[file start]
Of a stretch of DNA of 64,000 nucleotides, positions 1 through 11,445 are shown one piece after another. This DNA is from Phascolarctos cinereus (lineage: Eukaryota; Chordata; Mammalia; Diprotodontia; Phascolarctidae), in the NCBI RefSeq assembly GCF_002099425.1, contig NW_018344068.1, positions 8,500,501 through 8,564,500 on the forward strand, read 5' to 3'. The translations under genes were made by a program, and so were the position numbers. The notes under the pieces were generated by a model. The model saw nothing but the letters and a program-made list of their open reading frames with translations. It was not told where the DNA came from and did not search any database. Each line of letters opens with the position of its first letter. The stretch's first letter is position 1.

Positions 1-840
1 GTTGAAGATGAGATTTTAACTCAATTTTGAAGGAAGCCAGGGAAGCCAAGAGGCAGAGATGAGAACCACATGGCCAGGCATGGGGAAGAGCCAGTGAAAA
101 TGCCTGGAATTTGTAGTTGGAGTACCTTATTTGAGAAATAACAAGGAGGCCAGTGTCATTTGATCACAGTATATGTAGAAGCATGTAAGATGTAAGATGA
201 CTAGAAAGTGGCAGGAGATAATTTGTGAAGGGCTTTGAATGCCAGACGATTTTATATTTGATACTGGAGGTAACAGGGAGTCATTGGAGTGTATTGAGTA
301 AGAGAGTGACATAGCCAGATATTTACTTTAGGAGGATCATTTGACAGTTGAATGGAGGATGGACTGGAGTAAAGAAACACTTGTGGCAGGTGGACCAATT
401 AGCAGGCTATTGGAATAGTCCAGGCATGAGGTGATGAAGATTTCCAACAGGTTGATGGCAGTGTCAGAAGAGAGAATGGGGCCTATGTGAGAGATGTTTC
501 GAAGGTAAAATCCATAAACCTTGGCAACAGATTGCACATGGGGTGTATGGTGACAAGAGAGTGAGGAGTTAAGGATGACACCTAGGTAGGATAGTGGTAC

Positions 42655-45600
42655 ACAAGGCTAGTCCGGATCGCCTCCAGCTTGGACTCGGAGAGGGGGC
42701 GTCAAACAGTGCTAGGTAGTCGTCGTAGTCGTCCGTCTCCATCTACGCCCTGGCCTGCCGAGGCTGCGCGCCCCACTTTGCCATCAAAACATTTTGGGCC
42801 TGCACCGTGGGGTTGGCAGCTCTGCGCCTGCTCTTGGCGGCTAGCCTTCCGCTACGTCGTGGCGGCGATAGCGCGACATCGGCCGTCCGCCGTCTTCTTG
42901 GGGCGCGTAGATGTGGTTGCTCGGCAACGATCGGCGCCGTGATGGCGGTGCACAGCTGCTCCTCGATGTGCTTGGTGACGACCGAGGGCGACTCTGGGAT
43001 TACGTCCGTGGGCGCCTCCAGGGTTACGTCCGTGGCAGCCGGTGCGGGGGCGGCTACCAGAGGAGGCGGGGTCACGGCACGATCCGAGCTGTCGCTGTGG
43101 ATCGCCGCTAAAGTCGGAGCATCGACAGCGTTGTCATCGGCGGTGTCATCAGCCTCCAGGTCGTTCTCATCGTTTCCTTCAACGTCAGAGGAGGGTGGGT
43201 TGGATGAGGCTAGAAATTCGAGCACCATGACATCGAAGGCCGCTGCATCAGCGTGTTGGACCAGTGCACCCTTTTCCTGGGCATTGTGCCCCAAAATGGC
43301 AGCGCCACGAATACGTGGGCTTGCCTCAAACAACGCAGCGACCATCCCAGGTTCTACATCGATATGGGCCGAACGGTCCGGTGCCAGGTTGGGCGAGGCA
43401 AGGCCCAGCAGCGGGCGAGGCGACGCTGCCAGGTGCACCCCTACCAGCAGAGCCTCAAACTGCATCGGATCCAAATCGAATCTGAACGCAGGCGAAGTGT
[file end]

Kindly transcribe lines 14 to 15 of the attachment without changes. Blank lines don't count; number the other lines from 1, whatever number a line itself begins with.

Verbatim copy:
43001 TACGTCCGTGGGCGCCTCCAGGGTTACGTCCGTGGCAGCCGGTGCGGGGGCGGCTACCAGAGGAGGCGGGGTCACGGCACGATCCGAGCTGTCGCTGTGG
43101 ATCGCCGCTAAAGTCGGAGCATCGACAGCGTTGTCATCGGCGGTGTCATCAGCCTCCAGGTCGTTCTCATCGTTTCCTTCAACGTCAGAGGAGGGTGGGT